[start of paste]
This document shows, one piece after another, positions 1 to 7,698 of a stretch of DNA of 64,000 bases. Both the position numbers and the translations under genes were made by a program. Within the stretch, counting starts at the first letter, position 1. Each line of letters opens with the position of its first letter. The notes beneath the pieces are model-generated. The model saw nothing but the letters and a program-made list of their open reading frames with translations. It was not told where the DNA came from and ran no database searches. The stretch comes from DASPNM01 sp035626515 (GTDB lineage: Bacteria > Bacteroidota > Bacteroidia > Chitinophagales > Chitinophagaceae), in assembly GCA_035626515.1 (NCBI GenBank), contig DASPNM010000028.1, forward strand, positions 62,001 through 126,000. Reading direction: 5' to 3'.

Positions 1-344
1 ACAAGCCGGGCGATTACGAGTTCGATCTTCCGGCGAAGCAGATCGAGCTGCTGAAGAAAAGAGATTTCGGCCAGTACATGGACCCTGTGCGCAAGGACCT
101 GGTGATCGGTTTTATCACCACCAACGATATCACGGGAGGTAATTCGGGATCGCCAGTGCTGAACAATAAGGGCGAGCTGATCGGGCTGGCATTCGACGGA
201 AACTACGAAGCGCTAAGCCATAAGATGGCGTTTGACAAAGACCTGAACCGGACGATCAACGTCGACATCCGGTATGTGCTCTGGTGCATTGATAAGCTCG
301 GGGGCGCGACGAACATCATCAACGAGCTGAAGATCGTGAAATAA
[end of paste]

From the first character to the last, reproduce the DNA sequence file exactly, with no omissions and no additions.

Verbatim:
This document shows, one piece after another, positions 1 to 7,698 of a stretch of DNA of 64,000 bases. Both the position numbers and the translations under genes were made by a program. Within the stretch, counting starts at the first letter, position 1. Each line of letters opens with the position of its first letter. The notes beneath the pieces are model-generated. The model saw nothing but the letters and a program-made list of their open reading frames with translations. It was not told where the DNA came from and ran no database searches. The stretch comes from DASPNM01 sp035626515 (GTDB lineage: Bacteria > Bacteroidota > Bacteroidia > Chitinophagales > Chitinophagaceae), in assembly GCA_035626515.1 (NCBI GenBank), contig DASPNM010000028.1, forward strand, positions 62,001 through 126,000. Reading direction: 5' to 3'.

Positions 1-344
1 ACAAGCCGGGCGATTACGAGTTCGATCTTCCGGCGAAGCAGATCGAGCTGCTGAAGAAAAGAGATTTCGGCCAGTACATGGACCCTGTGCGCAAGGACCT
101 GGTGATCGGTTTTATCACCACCAACGATATCACGGGAGGTAATTCGGGATCGCCAGTGCTGAACAATAAGGGCGAGCTGATCGGGCTGGCATTCGACGGA
201 AACTACGAAGCGCTAAGCCATAAGATGGCGTTTGACAAAGACCTGAACCGGACGATCAACGTCGACATCCGGTATGTGCTCTGGTGCATTGATAAGCTCG
301 GGGGCGCGACGAACATCATCAACGAGCTGAAGATCGTGAAATAA